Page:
1.04 - The Cumulative Distribution Function
Generally speaking, for any random variable X, we define the cumulative distribution function (CDF) of X as follows:
|Cumulative Distribution Function|
|The cumulative distribution function (CDF) of a random variable X is denoted by F(x), and is defined to be the function
In other words, the cumulative distribution function for a random variable at x gives the probability that the random variable X is less than or equal to that number x.
Given a discrete random variable and its associated probability mass function, the definition of the cumulative distribution function can be rewritten using our identity for the probability of disjoint events (see Section 1.02).
|Cumulative Distribution Function of a Discrete Random Variable|
|If X is a discrete random variable, the cumulative distribution function (CDF) of X can be written as
where xn is the largest possible value of X that is less than or equal to x.
Note that in this formula for CDFs of discrete random variables, we always have , where N is the number of possible outcomes of X.
Notice also that the CDF of a discrete random variable will remain constant on any interval of the form . That is, .
The following properties are immediate consequences of our definition of a random variable and the probability it associates to an event.
|Properties of the CDF|
Recall that a function f(x) is said to be nondecreasing if f(x1) ≤ f(x2) whenever x1 < x2.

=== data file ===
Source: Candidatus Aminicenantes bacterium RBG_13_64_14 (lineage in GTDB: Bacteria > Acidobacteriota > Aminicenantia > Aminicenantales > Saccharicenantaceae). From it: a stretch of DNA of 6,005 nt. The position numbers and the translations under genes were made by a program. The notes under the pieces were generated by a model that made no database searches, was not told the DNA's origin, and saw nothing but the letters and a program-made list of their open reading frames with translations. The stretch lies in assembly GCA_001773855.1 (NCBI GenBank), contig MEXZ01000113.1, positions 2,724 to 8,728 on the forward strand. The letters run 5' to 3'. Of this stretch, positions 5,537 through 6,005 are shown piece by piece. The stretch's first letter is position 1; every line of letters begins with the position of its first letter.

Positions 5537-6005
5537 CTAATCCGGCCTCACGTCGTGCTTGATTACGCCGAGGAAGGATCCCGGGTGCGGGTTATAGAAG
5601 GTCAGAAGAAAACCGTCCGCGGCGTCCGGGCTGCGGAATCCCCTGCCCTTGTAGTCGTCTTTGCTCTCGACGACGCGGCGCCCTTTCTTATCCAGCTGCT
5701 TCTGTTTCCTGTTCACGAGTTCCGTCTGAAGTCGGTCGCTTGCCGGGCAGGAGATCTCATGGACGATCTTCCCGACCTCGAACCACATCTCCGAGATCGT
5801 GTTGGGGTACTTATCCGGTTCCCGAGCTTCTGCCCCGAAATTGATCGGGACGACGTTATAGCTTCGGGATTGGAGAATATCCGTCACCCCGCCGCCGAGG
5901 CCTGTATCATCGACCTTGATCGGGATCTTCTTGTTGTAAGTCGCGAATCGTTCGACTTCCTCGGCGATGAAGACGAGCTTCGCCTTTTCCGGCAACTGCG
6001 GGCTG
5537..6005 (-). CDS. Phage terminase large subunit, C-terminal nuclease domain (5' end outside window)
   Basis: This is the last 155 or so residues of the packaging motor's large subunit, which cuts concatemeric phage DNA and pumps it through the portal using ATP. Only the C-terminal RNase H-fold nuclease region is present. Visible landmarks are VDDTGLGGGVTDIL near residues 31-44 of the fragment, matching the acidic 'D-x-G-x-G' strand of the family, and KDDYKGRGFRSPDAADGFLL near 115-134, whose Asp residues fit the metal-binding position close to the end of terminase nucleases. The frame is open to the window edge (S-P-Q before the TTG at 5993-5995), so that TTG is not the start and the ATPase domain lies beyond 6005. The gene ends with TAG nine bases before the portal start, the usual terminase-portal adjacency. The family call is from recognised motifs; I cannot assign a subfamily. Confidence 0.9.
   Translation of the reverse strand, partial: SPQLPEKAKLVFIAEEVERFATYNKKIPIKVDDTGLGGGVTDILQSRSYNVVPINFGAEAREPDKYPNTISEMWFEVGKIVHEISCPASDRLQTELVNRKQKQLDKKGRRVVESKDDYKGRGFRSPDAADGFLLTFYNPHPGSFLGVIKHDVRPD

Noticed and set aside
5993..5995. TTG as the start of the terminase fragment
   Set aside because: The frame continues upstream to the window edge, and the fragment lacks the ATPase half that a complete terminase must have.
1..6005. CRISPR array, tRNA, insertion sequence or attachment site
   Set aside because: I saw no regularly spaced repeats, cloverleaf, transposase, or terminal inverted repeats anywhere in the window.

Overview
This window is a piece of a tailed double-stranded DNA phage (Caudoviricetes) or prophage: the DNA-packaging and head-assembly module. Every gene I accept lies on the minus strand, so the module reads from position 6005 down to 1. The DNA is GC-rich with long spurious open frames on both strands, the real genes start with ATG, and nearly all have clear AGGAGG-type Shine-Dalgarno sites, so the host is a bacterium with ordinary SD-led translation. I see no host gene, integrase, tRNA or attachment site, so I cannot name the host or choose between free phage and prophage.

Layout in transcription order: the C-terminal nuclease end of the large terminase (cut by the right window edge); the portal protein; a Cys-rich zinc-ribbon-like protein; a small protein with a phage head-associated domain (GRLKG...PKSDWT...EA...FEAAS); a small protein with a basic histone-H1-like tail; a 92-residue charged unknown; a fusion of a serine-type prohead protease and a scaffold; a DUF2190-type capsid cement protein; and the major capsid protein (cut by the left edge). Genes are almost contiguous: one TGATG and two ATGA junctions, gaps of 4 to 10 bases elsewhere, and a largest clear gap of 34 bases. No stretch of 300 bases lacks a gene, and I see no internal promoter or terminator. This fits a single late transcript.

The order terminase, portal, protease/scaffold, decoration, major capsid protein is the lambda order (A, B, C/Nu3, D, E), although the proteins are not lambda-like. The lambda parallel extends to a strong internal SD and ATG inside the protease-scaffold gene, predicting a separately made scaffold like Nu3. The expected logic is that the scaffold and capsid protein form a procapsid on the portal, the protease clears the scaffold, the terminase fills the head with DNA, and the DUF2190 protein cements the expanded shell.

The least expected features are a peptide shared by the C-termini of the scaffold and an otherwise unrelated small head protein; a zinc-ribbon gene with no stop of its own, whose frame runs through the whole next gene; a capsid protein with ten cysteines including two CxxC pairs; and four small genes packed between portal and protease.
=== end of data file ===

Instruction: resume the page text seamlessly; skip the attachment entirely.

Example: Rolling a Single Die
If X is the random variable we associated previously with rolling a fair six-sided die, then we can easily write down the CDF of X.
We already computed that the PMF of X is given by Pr(X = k) = 1/6 for k = 1,2,...,6. The CDF can be computed by summing these probabilities sequentially; we summarize as follows:
- Pr(X ≤ 1) = 1/6
- Pr(X ≤ 2) = 2/6
- Pr(X ≤ 3) = 3/6
- Pr(X ≤ 4) = 4/6
- Pr(X ≤ 5) = 5/6
- Pr(X ≤ 6) = 6/6 = 1
Notice that Pr(X ≤ x) = 0 for any x < 1 since X cannot take values less than 1. Also, notice that Pr(X ≤ x) = 1 for any x > 6. Finally, note that the probabilities Pr(X ≤ x) are constant on any interval of the form [k,k + 1) as required.
Example: Rolling Two Dice
Suppose that we have two fair six-sided dice, one yellow and one red as in the image below.
We roll both dice at the same time and add the two numbers that are shown on the upward faces.
Let Y be the discrete random variable associated to this sum.
- How many possible outcomes are there? That is, how many different values can Y assume?
- How is Y distributed? That is, what is the PMF of Y?
- What is the probability that Y is less than or equal to 6?
- What is the CDF of Y?
There are 6 possible values we can observe of each die. The two dice are rolled independently (i.e. the value on one of the dice does not affect the value on the other die), so we see that there are 6 ✕ 6 = 36 different outcomes for a single roll of the two dice. Notice that all 36 outcomes are distinguishable since the two dice are different colors. So we can distinguish between a roll that produces a 4 on the yellow die and a 5 on the red die with a roll that produces a 5 on the yellow die and a 4 on the red die.
However, we are interested in determining the number of possible outcomes for the sum of the values on the two dice, i.e. the number of different values for the random variable Y. The smallest this sum can be is 1 + 1 = 2, and the largest is 6 + 6 = 12. Clearly, Y can also assume any value in between these two extremes; thus we conclude that the possible values for Y are 2,3,...,12.
To determine the probability distribution for Y, first consider the probability that the sum of the dice equals 2. There is only one way that this can happen: both dice must roll to 1. There are 36 distinguishable rolls of the dice, so the probability that the sum is equal to 2 is 1/36.